Communication on a Budget

Communication on a Budget

Communication on a budget blog post Ngalula Beatrice Kabutakapua

How do you communicate when your budget is almost zero?

When I started out with my documentary series on African migrants around the world I invested exactly £30. That was enough to book me a flight to Oslo and start taking pictures of migrants there.

As the ambitions for the documentary grew, the investment required increased:

  • We were asked €1000 for the website
  • Plane flights were no less than £500 each
  • Accommodation was £1000 per month in Los Angeles

We didn’t have the money and we had already spent enough time applying for grants with no positive results. In my role of DIY communication officer, I had to get creative and learn:

  1. How to make a website (I have designed three since then, including the one you are in right now): I was already working as a journalist and I knew my way around words so we didn’t invest in a copywriter
  2. To focus on the indispensable: when we were travelling what we really needed was a roof over our heads, a flight and enough money to eat and get by. Of course this is not the same for an organisation but still the question remains: what is really indispensable?
  3. To use my content as a bargaining chip: I’d ask myself “how can I make sure I’ll get something out of this?” And that something could be sales, commissions, visibility, collaborations
  4. Communication doesn’t need to be fancy, it needs to work. 


The Return of Investment of a Communication on A Budget

Within four years of starting the documentary, those £30 gave me a return of investment of more than £20K!

And that income made it possible to hire professionals to do the jobs I didn’t really need to do. Those professionals helped me save time, focus, increase revenue and the positive impact on others.

There’s nothing like a specialist to help you get stuff done and the good thing is that nowadays consultants are well-rounded people who can help you with different aspects of your communication.

What if I don’t have the budget, right now?

Having said that, especially at the very beginning you might struggle to find any kind of budget and that’s understandable. Always reflect on your budget and invest on the communication. The reason why I was able to have a return of investment despite the limited budget was because I invested time and resources into sharing what we were doing.

What is not shared, does not exist Share on X 

Resources for a Communication on a Budget

Below are activities about which we often say we don’t have money for. I have compiled it in a way that you can see what alternative routes you can take. As you can see, there are five ideas but more could be added. All suggestions are based on my personal experiences and that of my clients. Feel free to implement them in your own way.

1. Hiring a PR

Honesty alert! Before working as a communication consultant, I was a journalist and before that, a PR. So I’ve always had a clear idea of how to communicate to journalists, in short: tell a story! But also: put yourself in front of media (through events, online connections); create relationships (organise a media-only event, grab a coffee during a conference, connect on Twitter); apply for awards (and win 😉 ); leverage journalism students who are hungry for news. This is how we landed national coverage, radio speaking engagements and countless interviews.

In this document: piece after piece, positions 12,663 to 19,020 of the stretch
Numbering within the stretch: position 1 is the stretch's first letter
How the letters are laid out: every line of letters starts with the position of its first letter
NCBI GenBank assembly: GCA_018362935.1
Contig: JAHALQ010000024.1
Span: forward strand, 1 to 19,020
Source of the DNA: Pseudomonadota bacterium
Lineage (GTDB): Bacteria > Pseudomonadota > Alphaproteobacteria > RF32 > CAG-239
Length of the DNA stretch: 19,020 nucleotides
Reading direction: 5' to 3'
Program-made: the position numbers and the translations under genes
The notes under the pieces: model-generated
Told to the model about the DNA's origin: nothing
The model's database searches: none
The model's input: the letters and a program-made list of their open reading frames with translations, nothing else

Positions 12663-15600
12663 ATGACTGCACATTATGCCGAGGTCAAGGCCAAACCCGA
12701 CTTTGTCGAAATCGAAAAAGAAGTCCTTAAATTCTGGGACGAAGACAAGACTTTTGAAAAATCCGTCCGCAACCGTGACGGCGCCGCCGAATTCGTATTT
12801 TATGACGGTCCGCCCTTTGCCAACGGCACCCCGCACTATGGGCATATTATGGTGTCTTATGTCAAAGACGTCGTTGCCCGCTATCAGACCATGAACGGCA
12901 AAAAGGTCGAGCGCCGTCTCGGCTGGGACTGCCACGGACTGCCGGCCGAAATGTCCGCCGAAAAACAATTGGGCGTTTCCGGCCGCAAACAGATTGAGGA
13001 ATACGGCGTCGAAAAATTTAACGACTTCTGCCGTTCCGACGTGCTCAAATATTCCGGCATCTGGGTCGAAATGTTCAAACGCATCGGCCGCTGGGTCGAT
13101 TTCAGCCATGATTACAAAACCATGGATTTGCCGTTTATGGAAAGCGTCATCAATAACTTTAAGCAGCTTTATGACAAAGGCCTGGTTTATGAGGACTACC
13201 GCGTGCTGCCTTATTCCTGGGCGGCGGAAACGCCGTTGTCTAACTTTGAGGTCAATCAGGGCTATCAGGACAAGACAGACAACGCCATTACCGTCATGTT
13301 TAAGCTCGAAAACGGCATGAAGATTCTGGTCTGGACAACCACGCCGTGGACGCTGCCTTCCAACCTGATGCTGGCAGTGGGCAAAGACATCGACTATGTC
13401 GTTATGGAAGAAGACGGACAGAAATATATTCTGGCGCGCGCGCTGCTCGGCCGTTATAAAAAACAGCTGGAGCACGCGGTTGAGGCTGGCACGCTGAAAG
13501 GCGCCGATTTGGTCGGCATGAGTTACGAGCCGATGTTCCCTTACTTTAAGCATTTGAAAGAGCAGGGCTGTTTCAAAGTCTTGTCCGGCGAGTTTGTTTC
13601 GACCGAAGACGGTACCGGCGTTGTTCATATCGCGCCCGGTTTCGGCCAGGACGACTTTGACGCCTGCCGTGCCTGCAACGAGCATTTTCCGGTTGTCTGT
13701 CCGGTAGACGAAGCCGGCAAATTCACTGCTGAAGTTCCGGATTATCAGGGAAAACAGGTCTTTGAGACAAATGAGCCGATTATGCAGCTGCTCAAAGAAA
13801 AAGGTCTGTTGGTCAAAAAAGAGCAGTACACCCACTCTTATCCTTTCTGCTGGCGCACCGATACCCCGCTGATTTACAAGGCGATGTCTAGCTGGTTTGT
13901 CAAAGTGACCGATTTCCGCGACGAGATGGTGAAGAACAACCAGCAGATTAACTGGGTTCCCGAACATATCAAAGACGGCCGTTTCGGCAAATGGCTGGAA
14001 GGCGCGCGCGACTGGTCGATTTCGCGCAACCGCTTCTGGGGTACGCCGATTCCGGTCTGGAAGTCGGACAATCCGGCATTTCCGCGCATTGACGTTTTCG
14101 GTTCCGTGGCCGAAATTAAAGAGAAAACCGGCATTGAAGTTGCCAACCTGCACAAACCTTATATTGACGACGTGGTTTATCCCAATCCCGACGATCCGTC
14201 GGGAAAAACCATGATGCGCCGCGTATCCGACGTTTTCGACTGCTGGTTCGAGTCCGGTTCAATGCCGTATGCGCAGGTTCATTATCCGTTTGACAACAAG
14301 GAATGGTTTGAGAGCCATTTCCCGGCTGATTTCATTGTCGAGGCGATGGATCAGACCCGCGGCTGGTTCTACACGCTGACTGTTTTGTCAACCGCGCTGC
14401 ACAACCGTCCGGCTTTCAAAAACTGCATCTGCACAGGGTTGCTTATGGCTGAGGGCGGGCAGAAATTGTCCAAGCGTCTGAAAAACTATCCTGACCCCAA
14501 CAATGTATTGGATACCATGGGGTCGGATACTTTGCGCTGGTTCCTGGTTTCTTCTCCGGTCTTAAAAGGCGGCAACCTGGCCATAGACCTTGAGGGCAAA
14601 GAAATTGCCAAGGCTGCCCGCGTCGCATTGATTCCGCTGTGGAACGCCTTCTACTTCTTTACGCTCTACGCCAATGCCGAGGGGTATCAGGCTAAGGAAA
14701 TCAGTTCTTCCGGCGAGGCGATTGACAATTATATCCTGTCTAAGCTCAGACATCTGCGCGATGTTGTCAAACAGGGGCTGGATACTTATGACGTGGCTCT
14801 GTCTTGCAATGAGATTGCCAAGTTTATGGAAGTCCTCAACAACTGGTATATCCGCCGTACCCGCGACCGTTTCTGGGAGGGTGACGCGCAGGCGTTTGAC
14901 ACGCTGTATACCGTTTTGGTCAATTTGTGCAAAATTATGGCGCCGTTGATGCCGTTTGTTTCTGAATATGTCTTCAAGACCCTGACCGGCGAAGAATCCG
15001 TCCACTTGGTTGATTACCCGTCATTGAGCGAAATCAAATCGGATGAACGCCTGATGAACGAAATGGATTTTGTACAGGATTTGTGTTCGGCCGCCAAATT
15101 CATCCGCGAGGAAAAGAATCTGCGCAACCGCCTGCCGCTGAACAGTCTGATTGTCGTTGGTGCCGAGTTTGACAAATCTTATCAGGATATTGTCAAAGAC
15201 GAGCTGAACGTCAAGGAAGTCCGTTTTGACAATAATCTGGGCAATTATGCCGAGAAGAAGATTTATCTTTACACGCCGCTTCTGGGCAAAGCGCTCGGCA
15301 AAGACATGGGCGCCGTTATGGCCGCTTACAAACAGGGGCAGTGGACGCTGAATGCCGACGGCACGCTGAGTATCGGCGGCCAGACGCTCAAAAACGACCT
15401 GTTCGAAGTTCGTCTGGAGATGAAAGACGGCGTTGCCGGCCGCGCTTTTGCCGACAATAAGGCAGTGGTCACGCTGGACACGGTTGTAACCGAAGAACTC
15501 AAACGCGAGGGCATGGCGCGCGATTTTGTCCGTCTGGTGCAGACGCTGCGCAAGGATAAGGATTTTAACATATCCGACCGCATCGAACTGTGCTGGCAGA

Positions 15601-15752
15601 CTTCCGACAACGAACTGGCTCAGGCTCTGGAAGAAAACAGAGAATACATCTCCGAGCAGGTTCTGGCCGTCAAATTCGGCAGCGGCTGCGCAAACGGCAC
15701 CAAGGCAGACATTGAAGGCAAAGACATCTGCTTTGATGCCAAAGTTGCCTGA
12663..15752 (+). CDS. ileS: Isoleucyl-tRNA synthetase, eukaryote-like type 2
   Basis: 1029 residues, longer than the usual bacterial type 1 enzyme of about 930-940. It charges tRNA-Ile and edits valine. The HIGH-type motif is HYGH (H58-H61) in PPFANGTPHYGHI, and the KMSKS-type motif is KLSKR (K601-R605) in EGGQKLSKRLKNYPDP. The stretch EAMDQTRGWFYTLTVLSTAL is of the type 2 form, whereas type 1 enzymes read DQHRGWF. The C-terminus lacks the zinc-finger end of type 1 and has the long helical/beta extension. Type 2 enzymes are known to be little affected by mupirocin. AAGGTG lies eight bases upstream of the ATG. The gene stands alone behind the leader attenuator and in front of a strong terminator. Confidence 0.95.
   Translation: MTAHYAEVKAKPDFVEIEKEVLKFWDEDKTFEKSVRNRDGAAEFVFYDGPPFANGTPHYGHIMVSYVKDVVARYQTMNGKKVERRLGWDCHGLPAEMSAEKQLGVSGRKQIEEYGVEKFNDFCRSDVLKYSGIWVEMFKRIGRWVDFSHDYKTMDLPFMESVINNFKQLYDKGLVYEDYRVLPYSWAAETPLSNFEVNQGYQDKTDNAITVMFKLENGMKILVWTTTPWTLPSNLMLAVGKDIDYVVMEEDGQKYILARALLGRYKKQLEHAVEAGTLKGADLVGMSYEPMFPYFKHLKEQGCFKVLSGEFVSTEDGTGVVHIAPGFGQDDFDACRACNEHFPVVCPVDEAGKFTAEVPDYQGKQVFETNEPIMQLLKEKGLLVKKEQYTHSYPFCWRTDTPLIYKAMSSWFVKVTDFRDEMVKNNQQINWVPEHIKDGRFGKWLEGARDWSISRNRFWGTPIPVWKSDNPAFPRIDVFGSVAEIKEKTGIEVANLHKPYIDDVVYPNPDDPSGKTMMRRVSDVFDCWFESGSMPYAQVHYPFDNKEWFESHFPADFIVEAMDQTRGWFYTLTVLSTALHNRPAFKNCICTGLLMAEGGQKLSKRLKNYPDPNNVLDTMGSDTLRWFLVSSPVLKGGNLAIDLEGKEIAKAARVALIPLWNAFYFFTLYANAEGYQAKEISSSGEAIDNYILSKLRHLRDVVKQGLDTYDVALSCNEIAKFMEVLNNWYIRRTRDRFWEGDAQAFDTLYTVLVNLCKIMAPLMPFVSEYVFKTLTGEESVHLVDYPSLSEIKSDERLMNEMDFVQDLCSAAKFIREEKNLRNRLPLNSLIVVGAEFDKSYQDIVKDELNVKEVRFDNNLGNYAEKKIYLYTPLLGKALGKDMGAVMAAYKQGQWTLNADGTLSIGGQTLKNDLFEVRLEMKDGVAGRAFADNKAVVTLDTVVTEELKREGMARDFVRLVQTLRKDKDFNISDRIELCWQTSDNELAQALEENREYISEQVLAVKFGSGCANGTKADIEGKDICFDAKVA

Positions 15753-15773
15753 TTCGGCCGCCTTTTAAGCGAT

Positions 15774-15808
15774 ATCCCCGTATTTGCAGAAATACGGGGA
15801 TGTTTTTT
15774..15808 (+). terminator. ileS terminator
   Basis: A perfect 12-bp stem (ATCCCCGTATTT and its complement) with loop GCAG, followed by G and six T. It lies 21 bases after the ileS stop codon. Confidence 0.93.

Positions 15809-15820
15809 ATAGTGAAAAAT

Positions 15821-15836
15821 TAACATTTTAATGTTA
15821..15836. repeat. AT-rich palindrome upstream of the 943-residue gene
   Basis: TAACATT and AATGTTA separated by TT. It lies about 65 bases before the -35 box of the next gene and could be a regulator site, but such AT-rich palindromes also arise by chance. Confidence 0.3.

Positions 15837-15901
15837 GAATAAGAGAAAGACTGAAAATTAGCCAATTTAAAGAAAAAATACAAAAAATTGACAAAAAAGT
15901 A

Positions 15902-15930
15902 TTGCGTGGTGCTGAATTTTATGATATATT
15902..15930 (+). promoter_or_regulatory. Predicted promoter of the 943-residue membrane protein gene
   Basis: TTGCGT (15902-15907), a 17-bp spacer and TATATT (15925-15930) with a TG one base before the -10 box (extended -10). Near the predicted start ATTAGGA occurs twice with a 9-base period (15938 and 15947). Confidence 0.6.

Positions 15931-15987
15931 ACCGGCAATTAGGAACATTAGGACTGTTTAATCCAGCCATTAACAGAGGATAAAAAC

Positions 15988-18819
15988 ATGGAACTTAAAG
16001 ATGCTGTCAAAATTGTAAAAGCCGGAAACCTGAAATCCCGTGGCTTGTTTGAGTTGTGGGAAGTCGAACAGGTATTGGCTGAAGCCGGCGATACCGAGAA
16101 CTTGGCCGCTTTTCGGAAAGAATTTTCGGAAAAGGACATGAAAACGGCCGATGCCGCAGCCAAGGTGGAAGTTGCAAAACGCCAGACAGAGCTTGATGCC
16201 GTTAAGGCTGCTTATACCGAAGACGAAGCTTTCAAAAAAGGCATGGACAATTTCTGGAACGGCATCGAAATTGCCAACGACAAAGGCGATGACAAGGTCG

2. Filming a video

Filming a video can be (rightfully) costly. And you’ll really get what you pay for. However, when starting out you can be your own filmmaker, start simple, get some basic training. Alternatively, get in touch with film departments of universities and ask if their students would like to work on your video as an assignment for their course.

3. Staff time to write a newsletter

In my newsletter I always write as I speak, following the suggestion of the marketing expert Seth Godin. And having a speaking block is rather rare. Plus, scheduling the topics of the newsletter well in advance saves ton of time in the writing process.

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4. Paying for photos

Again, taking pictures is (rightfully) a costly business. Despite what many think, it’s more than clicking on the push-button of the camera. And documenting your activities is incredibly important. If you can’t afford a photographer right now, invest in some knowledge about taking photos with your mobile phone. Again, asking to university students is a free-of-charge avenue.

5. Facebook ads

Consider two things. Firstly, the more people comment on your posts, the more your content is visible. Secondly, what Facebook adverts do is putting your content in front of a large number of right people. If you can’t work with a social media consultant now (consider they might offer calls to help you out), think about having 10 to 20 people devoted to commenting and sharing your content within their network, not as a full-time job but as a sporadic, kind action. And you should be the first one to do so.

The list could go on and on, it could include alternatives to buying equipment, paying for music rights, writing. 

Don’t get money stand on your way. Instead, start doing, grow, invest.

Now that I have shared all of this, I feel like it could be material for a workshop. If you’d like to work on a learning session together, email me.


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